SHELBY The contemporary Christian music concert Bobby McLamb had booked at the Cleveland County fairgrounds was still a few hours off when he suddenly heard cellphones beeping storm alerts.
Until that moment, around 3:45 p.m. Aug. 10, there had been no rain and the sky showed patches of blue.
But the wind picked up with a fury, and as McLamb looked around the fairgrounds in Shelby, he saw portable toilets and chairs tumbling like toys.
“I thought, ‘Oh my God,’ ” said McLamb, president of Raleigh-based Artists & Attractions. “I wondered what in the world was going on.”
What happened next was something he’d never seen in 25 years in the entertainment management business: The roof over the temporary outdoor concert stage collapsed.
The stage had already been cleared, and there were no injuries.
But it had been a near miss, and when word got out, criticism popped up on the Internet.
Some blamed L&N Productions Inc. of Hickory for shoddy construction of the stage. Others accused concert officials of not monitoring weather conditions.
McLamb has heard the rumors, but discounts negative comments from “people who look at online pictures and were not there at the fairgrounds when this happened.”
He stands by L&N, a firm he’s used at shows for more than 20 years and plans to keep using.
“They’re very professional,” McLamb said.
Problems with temporary concert stages have made headlines in recent years.
On Aug. 13, 2011, a temporary stage collapsed at the Indiana State Fair, killing seven people and injuring nearly 60 others.
Two investigative reports found the stage rigging that collapsed in high winds didn’t meet industry safety standards and that fair officials lacked a fully developed emergency plan, the Associated Press reported.
Five days after the Indiana incident, two people were killed and 40 injured after a stage collapsed during a Belgian music festival.
Alan Smith, owner of Paragon Productions, a Rock Hill-based sound and lighting equipment firm, thinks event organizers should be aware that the industry providing temporary stages is largely unregulated.
Instead of checking to see if small companies have liability insurance and follow industry standards, some organizers “are driven by the money thing,” he said.
Bo Howard, business agent of the International Alliance of Theatrical Stage Employees Local 322 in Charlotte, thinks there needs to be more regulation in the industry and “more safety protocols.”
When accidents happen “it gives everybody a bad name,” he said.
The event in Shelby was part of the American Legion World Series concert series and featured three Christian rock bands, including the headliner, the top-selling national group MercyMe.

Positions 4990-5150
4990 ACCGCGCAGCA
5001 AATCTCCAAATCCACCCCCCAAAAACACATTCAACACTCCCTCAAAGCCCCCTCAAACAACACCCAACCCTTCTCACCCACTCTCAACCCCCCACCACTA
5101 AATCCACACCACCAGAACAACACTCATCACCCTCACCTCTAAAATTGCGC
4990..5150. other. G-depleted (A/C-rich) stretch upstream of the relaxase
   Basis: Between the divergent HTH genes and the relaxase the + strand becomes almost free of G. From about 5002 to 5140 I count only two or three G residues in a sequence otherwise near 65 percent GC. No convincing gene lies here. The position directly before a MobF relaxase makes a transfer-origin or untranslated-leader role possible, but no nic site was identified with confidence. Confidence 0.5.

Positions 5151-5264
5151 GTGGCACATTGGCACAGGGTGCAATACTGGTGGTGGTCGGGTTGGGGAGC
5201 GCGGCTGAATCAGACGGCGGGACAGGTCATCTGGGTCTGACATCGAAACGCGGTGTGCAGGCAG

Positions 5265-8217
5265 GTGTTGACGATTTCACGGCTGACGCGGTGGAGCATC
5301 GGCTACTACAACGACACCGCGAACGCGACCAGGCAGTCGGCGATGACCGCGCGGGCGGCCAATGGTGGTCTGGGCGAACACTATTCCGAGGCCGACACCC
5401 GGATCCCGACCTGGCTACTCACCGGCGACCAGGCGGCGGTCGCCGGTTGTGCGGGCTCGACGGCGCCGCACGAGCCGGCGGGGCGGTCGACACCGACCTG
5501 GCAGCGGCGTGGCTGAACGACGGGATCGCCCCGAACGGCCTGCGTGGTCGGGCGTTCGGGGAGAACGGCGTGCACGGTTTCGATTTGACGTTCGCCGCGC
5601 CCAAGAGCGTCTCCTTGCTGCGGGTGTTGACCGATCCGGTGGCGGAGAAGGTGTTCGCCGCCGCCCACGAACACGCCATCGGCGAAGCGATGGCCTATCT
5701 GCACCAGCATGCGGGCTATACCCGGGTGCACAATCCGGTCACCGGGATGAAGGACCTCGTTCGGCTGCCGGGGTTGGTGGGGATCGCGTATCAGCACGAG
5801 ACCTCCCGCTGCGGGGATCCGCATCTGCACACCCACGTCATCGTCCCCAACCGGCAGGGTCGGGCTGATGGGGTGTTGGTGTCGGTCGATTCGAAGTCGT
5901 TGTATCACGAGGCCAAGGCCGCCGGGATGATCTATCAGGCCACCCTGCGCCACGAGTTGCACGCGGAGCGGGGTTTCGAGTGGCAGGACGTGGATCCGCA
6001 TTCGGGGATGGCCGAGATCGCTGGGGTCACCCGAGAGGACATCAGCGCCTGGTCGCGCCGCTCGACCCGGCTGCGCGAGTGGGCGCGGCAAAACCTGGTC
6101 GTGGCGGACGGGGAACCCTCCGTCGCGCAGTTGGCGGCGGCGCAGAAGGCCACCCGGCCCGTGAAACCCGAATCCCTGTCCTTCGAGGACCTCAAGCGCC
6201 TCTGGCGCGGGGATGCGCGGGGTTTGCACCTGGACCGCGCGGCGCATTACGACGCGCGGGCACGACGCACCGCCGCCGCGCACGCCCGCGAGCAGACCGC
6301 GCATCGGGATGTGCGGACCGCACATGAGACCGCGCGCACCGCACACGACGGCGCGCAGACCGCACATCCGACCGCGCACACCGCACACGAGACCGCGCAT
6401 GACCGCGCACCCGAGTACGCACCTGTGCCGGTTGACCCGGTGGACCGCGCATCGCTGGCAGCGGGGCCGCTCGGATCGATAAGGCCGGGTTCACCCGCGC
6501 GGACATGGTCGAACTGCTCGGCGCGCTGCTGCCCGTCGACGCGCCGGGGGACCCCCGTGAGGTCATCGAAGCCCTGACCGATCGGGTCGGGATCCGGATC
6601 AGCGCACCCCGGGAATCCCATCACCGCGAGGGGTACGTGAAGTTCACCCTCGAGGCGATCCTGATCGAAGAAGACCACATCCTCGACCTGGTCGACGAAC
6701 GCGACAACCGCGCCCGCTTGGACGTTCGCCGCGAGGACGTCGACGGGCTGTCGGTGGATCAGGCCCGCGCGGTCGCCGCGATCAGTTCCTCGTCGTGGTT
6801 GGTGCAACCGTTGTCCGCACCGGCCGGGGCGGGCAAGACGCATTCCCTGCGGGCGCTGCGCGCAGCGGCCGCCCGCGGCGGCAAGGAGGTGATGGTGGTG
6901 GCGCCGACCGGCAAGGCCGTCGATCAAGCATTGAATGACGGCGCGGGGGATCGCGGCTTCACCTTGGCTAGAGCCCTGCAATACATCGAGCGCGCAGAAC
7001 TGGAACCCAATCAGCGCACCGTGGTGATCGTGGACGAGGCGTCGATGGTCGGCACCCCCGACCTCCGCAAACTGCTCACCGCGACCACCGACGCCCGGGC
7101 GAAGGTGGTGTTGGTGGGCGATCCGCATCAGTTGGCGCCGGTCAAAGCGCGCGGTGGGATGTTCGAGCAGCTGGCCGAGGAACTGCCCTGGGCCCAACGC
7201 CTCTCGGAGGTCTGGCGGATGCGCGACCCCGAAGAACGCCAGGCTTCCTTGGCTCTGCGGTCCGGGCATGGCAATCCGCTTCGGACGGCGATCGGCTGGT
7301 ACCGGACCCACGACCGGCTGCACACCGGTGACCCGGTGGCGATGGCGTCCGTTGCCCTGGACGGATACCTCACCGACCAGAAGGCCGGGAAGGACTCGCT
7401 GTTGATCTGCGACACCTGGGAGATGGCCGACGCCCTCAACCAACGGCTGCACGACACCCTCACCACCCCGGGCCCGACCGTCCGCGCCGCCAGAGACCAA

Eddie Holbrook, co-chair of the local American Legion World Series executive committee and a Cleveland County commissioner, said L&N Productions had worked last year’s Montgomery Gentry concert at the American Legion World series.
“They’ve been very satisfactory,” he said. “We’ve had no problem.”
Holbrook said performers and stage managers expressed no reservations about the stage.
Also, he said the weather had been a concern. Holbrook said officials had been tracking storms on weather radar.
A line of storms in the area of Greenville, S.C., appeared to be edging north of Shelby, he said.
When a severe weather alert for Cleveland County flashed on the radar, Holbrook said, “we immediately started getting people off stage.” The surrounding area with electrical equipment was also evacuated, he said.
The National Weather service had no reports of damaging wind gusts – 50 mph or stronger – in Cleveland County on Aug 10. But an automated weather station on the north side of Shelby measured a wind gust of about 35 mph between 3 and 4 p.m.
At the fairground, which is on the east side of Shelby, a “quick burst of vicious wind” got under the stage roof and “disassembled it,” Holbrook said.
Law enforcement and emergency personnel were already at the fairground. But thankfully, nobody got hurt, Holbrook said.
Looking back, “I don’t know of anything we would have done differently,” he said.
James Little, owner and president of L&N Productions, Inc., said the company has been in business more than 25 years, carries liability insurance and has done events all over the U.S. Local code officials aren’t required to inspect temporary stages, Little said, but some, like Hickory, do inspect the structures.
Wherever L&N sets up a stage “we adhere to building codes,” Little said. “Ultimately, people can be hurt, and you have to be cautious in what you do.”
In Shelby, Little said the fire marshal inspected the stage, which met industry standards and had been assembled by L&N employees and 30 members of the Oak Grove Volunteer Fire Department.
The stage’s roof was held up by 12 18-foot-tall Genie Super Towers, not four as stated by some on the Internet, Little said. The towers were secured by straps tied to 4-foot metal stakes driven into the ground.
Wind bent the stakes, but didn’t pull them out of the ground, and all the straps held, he said.
According to Little, the roof shifted 10 feet and lodged against a lighting pole, about 5 feet above the stage. No musical instruments or electrical equipment were damaged, and 10 light bulbs out of 108 were broken, Little said. Although he doesn’t have a total damage estimate, he said six of the towers, valued at $3,000 each, are out of commission.
A spokesperson for the Genie lift company said the super towers aren’t designed to support structures like roofs.
But Little said what was used at the fairground wasn’t a load-bearing roof, but a stage cover, and that the towers weren’t supporting the entire rig. He said the Genies supported canvas and lights individually and that the practice was common in the industry. Staff writer Steve Lyttle contributed.
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